So you’ve just arrived in Saigon and are dying to try all those street eats you’ve heard so much about: the crunchy-soft banh mi, the fragrant pho noodles, the fresh spring rolls.
Good stuff. Maybe great stuff. Yet for some, it’s not enough.
For food lovers looking to do more than just scratch the surface of this vast culinary landscape, the 8 experiences below are your shortcut to Saigon’s most satisfying gastronomic delights. Grab your maps, prepare your small change, and don’t worry: you won’t leave disappointed.
|Vietnamese wonton noodle soup
Tamarind Crab – Fans of Ba Chi tamarind crab usually struggle finding words to describe how tasty this dish is. Instead, their eyes bulge and they repeat the words, ‘It’s amazing’, over and over. The crabs are chosen fresh, and cooked in a wok over extremely high heat with pork belly bits, lots of garlic, pepper and tamarind. The syrupy sauce is scooped up with crusty bread as you wait for the crabs to cool down enough to tackled with your bare hands.
Ba Chi Restaurant, 13 Pho Co Dieu, District 5
Lunch Lady – Made (more) famous by Anthony Bourdain’s TV show, No Reservations, the Lunch Lady of Hoang Sa is a favourite among locals working in offices along the canal that separates District 1 and Binh Thanh. Her heavenly noodles and complex broths are rotated from day to day, but whatever she serves is quickly devoured by legions of loyal diners, so show up early.
Near 23 Hoang Sa, District 1
Banh Xeo – Banh Xeo takes its name from the sizzling sound the batter makes as it hits the pan. Saigon’s version of these crispy yellow pancakes is made from turmeric, rice flour and coconut milk, and is much larger than those served in Hanoi. Stuffed inside are more textural treats: beansprouts, mushrooms, slices of pork, mung beans, and a few shrimps. Take a bit of the banh xeo with its filling, wrap it with some mint and basil in a fresh lettuce leaf, dunk in mild fish sauce, and you have one of Vietnam’s most vibrant snacks.
No Name, 1 Bac Hai St., District 10
Cuc Gach Quan – Also known as the architect’s house, this restaurant occupies a beautifully preserved Vietnamese villa, and serves flavourful country delicacies and family-style shared dishes in an relaxed, atmospheric setting. The menu is long, consistently outstanding; and its humble presentation only adds to the appeal. Cuc Gach Quan’s just-squeezed fruit juices are especially good, as is the grilled pork with pickled cabbage, the tofu with lemongrass and the stir-fried pumpkin flowers with garlic.
10 Dang Tat, District 1
Cha Ca – You don’t have to go to Hanoi to sample this 100-year-old secret recipe: the capital’s famous Cha Ca La Vong institution has a southern counterpart nestled in Saigon’s central district. Be warned: it’s all too easy to become addicted to this dish. Here’s what we know: fatty catfish are marinated in turmeric, pepper and galangal and grilled before being pan-fried with butter, shallots and heaps of fresh dill and green onions. Cooked over an open flame at your table, a squeeze of lemon and a few slices of chilli enhance the dish as it comes together. (It’s all right to send back the fermented mam tom and request the lighter nuoc mam instead.) In your bowl, combine the cold ingredients--fresh herbs, vermicelli noodles, crunchy peanuts—and top it all with the grilled fish and wilted dill from the pan. Magic!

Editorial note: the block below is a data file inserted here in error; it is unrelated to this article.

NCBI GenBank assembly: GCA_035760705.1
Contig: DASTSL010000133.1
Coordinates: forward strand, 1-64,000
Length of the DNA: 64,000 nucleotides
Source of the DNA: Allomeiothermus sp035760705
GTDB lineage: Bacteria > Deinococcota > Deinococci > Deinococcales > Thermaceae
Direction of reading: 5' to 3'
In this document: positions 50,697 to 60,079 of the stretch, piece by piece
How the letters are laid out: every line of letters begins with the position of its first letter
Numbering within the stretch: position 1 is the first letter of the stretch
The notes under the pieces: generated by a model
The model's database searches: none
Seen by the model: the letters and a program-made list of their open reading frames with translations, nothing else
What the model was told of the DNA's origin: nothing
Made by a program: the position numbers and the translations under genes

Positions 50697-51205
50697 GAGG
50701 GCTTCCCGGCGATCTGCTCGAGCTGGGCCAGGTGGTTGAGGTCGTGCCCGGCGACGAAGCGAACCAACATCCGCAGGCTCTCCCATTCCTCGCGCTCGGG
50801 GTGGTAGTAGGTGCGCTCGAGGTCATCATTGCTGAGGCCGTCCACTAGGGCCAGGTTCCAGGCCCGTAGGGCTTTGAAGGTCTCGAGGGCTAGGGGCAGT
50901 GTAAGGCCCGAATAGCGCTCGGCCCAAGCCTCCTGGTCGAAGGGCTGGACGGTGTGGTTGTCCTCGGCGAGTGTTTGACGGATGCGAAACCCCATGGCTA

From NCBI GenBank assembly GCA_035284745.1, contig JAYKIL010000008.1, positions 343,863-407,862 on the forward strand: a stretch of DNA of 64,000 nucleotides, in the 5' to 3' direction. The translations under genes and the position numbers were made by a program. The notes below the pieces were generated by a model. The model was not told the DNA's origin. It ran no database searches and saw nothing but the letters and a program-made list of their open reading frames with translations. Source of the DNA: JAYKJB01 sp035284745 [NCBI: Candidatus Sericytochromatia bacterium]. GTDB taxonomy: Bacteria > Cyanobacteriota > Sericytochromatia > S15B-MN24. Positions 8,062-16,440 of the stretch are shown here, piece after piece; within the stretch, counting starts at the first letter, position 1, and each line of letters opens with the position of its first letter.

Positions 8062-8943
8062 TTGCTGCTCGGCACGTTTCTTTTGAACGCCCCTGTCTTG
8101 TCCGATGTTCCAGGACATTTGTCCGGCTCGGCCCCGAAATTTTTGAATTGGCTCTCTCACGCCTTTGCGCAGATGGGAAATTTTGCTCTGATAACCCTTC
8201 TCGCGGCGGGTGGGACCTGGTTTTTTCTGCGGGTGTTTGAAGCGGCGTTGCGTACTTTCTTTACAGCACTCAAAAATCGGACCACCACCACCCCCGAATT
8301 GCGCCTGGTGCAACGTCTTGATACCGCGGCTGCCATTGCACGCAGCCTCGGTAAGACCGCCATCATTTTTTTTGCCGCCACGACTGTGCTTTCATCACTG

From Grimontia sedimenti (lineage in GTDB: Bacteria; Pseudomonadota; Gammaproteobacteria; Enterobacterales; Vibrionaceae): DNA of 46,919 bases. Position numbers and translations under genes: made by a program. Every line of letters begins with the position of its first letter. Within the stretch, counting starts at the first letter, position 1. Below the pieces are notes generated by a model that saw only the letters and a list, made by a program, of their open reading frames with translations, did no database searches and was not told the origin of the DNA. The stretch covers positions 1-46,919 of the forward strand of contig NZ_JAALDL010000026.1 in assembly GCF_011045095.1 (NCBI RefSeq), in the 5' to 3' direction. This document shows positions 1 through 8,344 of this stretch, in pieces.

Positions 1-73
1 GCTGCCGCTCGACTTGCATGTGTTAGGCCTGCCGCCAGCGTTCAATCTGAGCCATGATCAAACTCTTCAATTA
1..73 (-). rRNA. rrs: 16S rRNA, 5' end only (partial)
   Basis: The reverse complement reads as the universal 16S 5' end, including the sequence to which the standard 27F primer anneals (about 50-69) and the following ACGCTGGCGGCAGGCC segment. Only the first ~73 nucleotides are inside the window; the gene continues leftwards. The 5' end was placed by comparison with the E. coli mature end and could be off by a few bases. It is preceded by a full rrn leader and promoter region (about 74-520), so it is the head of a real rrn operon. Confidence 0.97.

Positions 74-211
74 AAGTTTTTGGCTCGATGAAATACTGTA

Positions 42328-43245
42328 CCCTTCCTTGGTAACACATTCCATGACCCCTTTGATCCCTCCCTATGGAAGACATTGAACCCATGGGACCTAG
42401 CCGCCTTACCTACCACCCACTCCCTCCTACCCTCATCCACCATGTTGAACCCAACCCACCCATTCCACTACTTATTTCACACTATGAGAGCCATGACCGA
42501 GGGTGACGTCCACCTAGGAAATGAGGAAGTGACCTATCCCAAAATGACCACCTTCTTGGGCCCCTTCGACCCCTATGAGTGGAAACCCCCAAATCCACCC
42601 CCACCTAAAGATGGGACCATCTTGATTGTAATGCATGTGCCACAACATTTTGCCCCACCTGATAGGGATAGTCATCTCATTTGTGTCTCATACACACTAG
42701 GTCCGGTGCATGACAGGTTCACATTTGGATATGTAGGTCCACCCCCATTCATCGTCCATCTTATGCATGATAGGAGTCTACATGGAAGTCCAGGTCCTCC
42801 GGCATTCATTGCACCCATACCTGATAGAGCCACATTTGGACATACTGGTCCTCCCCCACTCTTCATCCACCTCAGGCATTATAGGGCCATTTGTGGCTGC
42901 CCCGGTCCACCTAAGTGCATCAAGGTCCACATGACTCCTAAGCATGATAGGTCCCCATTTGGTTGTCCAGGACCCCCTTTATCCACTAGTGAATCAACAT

Cha Ca La Vong, 36 Ton That Thiep, District 1
Vietnamese High Tea – A traditional pastime with a Vietnamese twist, the Lobby Lounge at the Caravelle Hotel is one of the few places in Saigon where you can sit back with a view of historic Lam Son Square, and sample sweet and savoury nibbles from all around the country. Every afternoon the hotel offers a Vietnamese Tea loaded with local goodies and your choice of coffee or tea. On the savoury side there are fish cakes, shrimp mousse on lemongrass skewers, banana blossom salad and grilled beef in la lot leaves. From the sweet selection: steamed pandan rice cakes with ginger syrup and sweet lotus seed soup.
Caravelle Hotel, 19 Lam Son Square, District 1
Lau Hot Pot – Saigon’s hotpot offerings are no less enticing, varied and delicious than the more well-known versions served in the cooler cities up north. A bright sweet and sour seafood hotpot and a light red snapper and vegetable hotpot are the two types you’ll find most often on the tables of locals in the restaurants that open in the evenings just outside Binh Thanh market. The fun is in the preparation: dunking your chosen morsels and leaves into the bubbling broth, waiting for everything to get blanched or cooked through, and then slurping up the fruits of your labours with bites of soft bun noodles.
Restaurants near Ben Thanh Market, or try Papaya, 68 Pham Viet Chanh, Binh Thanh District